Non-influence of fetal gender on ductus venosus Doppler flow in the first trimester

Authors


Abstract

Objectives

Recent findings have suggested that ductus venosus blood flow may be influenced by fetal gender. The aim of this study was to investigate further the influence of fetal gender on ductus venosus Doppler flow in the first trimester.

Methods

This was a cross-sectional and retrospective study performed between January 1998 and January 2003. A total of 932 fetuses at between 10 and 14 weeks' gestation were included. The following inclusion criteria were used: singleton gestation; crown–rump length between 39 and 84 mm; and absence of fetal anomalies. The following variables of the ductus venosus were evaluated: peak velocity during ventricular systole (S-wave) and diastole (D-wave); nadir during atrial contraction in late diastole (A-wave); pulsatility index for veins (PIV); peak velocity index for veins (PVIV); and time-averaged maximum velocity (TAMXV).

Results

Four hundred and forty-eight (48.1%) female and 484 (51.9%) male fetuses were included in the study. Comparing males and females at between 10 and 14 weeks' gestation, there was no statistically significant difference in S-wave, D-wave, A-wave, PIV, PVIV or TAMXV.

Conclusions

Our study suggests that fetal gender does not influence ductus venosus blood flow in the first trimester. Copyright © 2008 ISUOG. Published by John Wiley & Sons, Ltd.

Introduction

In recent years the fetal venous system, particularly the ductus venosus, has been the focus of much research1–4. The normal pattern of the ductus venosus waveform is characterized by high-velocity flow during ventricular systole (S-wave) and diastole (D-wave) and forward flow during atrial contraction (A-wave). This pattern may be altered in first-trimester fetuses with certain structural or genetic defects5–8, and Doppler studies of the fetal circulation have demonstrated the importance of the ductus venosus in first-trimester screening for fetal chromosomal abnormalities9, 10. An abnormal ductus venosus blood-flow velocity waveform is also associated with a high probability of underlying major cardiac defects11, and the association between the ductus venosus and cardiac function is well known12.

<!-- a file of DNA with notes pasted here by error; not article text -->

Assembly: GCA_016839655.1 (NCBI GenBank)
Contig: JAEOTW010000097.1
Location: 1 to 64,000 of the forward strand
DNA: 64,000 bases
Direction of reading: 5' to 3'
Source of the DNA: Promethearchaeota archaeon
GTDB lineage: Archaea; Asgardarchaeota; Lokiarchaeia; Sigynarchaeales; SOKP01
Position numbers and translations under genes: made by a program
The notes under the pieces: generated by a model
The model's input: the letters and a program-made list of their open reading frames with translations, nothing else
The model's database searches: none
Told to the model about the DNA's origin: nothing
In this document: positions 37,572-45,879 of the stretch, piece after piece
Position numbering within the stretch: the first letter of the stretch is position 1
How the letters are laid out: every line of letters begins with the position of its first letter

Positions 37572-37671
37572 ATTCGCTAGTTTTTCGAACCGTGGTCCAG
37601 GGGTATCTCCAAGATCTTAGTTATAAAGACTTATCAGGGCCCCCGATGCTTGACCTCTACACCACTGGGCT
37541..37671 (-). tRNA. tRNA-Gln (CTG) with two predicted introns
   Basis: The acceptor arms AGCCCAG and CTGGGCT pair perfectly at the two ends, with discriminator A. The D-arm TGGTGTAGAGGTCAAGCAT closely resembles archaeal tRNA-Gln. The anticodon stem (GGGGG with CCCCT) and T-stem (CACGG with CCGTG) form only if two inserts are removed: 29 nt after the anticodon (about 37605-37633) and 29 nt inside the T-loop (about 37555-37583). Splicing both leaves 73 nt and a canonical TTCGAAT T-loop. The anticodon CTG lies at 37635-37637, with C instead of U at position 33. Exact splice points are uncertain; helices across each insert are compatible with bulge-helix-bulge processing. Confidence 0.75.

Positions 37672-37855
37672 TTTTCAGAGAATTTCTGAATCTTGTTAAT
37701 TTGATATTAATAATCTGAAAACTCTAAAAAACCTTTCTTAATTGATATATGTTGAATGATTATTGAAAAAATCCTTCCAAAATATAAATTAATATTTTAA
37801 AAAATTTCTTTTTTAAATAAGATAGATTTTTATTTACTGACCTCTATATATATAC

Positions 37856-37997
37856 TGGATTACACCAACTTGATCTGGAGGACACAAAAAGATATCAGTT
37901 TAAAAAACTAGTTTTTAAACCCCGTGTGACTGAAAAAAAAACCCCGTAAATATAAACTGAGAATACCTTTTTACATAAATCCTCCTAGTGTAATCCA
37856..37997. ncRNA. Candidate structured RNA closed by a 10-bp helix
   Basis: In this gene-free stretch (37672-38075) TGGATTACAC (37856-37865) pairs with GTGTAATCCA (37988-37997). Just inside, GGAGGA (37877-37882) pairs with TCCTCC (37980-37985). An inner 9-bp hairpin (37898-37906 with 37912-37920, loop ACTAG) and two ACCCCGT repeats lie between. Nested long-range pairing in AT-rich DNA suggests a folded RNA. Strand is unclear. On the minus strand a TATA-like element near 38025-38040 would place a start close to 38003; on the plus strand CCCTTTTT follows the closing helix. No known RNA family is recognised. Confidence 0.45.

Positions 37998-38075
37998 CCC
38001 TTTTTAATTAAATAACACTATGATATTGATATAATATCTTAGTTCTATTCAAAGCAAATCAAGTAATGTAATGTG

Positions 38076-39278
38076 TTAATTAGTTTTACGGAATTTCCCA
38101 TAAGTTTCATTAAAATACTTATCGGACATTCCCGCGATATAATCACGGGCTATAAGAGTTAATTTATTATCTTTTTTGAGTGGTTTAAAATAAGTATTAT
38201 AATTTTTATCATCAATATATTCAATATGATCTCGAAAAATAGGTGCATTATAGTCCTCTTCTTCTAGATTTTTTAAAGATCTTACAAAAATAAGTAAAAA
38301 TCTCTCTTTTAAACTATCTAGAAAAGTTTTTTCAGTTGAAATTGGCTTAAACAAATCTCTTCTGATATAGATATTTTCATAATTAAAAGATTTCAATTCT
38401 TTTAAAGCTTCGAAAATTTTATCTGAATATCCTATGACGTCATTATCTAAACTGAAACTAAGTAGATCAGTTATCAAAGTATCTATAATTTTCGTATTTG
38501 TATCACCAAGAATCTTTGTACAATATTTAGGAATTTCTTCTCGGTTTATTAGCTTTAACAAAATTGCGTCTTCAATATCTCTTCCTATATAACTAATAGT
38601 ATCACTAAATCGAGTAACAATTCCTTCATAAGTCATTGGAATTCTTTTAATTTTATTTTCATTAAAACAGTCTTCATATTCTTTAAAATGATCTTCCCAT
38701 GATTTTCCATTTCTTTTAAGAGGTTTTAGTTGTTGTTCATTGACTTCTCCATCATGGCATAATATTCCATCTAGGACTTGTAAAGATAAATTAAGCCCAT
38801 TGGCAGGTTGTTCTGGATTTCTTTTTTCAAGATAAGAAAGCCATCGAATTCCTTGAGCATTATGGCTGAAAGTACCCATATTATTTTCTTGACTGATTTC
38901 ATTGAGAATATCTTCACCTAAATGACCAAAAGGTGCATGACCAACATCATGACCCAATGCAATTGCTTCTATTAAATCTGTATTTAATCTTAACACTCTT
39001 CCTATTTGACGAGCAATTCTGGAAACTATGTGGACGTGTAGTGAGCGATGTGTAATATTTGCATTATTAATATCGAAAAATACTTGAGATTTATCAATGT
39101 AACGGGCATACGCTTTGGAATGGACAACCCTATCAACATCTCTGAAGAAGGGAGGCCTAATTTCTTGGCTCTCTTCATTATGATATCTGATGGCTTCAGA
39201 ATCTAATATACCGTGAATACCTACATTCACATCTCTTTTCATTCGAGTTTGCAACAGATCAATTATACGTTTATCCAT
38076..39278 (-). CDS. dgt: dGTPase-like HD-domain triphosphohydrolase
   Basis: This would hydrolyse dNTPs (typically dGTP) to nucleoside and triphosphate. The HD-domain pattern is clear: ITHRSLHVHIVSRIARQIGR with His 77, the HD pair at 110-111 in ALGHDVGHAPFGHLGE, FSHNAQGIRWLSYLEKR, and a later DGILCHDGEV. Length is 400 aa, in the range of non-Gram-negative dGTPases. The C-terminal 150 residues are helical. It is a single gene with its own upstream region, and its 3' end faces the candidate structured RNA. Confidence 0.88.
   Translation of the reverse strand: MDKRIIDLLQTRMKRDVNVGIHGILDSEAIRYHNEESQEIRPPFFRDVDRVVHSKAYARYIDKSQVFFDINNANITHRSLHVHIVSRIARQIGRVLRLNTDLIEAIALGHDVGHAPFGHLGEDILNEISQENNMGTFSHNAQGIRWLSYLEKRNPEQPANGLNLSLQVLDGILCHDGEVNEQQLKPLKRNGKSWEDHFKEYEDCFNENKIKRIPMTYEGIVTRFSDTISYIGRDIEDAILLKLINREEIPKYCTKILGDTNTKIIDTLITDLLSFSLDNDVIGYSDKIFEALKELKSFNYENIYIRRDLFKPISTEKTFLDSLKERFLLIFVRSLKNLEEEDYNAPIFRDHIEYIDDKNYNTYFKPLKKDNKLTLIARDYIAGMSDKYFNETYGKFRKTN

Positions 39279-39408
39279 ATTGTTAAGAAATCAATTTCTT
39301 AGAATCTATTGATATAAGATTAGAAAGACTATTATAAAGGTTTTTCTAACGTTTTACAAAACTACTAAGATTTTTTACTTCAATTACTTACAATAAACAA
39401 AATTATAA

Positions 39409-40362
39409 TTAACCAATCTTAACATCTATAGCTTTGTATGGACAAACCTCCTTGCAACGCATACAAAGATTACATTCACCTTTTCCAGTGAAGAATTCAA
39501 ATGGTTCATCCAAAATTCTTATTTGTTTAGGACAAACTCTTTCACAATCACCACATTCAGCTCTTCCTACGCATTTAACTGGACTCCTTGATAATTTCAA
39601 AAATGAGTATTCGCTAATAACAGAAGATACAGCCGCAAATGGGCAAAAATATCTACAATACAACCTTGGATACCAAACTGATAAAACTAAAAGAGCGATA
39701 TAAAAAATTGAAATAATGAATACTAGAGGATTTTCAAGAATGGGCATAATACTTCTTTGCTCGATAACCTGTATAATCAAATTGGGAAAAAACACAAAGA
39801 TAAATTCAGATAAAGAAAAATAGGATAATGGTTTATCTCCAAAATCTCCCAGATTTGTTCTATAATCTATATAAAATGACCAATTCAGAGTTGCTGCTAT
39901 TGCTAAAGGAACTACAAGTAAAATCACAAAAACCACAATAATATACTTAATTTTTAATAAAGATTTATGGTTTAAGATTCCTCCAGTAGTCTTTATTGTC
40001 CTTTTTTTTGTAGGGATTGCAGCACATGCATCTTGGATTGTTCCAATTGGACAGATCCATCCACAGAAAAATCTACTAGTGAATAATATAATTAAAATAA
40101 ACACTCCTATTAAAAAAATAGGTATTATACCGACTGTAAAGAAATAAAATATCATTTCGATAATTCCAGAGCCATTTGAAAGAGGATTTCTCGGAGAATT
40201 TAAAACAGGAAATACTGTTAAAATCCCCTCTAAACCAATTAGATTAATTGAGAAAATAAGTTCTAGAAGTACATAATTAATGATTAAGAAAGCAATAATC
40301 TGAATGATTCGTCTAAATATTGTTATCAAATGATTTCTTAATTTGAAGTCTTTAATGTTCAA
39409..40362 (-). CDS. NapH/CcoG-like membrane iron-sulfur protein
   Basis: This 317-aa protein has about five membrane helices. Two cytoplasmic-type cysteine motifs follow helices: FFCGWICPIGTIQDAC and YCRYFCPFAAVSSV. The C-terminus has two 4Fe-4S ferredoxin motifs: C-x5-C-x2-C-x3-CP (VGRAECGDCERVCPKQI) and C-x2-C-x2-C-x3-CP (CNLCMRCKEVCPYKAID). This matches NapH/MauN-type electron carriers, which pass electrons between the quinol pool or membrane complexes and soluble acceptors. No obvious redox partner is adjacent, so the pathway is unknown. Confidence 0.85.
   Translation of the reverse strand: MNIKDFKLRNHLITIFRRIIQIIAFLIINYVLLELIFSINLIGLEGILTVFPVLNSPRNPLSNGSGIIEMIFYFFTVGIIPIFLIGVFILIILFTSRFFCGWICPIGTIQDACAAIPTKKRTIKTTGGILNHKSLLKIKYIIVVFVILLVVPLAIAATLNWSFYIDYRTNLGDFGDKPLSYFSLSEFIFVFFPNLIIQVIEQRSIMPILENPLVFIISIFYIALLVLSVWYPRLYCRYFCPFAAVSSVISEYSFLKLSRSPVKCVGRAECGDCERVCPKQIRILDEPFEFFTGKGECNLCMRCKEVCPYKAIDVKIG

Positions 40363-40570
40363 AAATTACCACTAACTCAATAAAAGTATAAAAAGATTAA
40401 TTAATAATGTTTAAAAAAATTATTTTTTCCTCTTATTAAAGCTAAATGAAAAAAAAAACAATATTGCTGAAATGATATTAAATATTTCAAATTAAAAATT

Indirect evidence that early fetal cardiovascular development may be independent of gender was provided by McKenna et al., who reported no significant difference between male and female fetal heart rate during the first trimester13. In 2003, Prefumo et al. suggested that ductus venosus blood flow may be influenced by fetal gender14, but this observation has not so far been confirmed by other studies. It is important to evaluate ductus venosus blood flow parameters using correct nomograms, because abnormal values may be associated with cardiac anomalies or chromosomal abnormalities. If gender-related differences exist, then correction of risk should be performed according to gender. The aim of this study was to investigate the influence of fetal gender on ductus venosus flow, as measured by Doppler sonography, in the first trimester.

Methods